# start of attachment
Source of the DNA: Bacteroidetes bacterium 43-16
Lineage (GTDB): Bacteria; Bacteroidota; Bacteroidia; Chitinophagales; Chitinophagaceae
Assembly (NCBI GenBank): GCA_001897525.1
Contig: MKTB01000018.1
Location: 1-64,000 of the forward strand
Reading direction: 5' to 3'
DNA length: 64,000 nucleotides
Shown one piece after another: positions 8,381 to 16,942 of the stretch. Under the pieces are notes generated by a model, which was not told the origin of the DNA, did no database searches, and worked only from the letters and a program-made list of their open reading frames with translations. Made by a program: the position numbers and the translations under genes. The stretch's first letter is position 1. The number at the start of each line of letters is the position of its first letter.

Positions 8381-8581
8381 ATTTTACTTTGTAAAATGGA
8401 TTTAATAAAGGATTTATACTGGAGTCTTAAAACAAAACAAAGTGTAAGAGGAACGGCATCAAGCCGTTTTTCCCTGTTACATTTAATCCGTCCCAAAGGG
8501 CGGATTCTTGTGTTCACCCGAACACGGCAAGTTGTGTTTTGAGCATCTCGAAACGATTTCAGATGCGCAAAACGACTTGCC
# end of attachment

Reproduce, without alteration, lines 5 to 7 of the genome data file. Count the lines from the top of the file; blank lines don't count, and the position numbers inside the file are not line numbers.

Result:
Location: 1-64,000 of the forward strand
Reading direction: 5' to 3'
DNA length: 64,000 nucleotides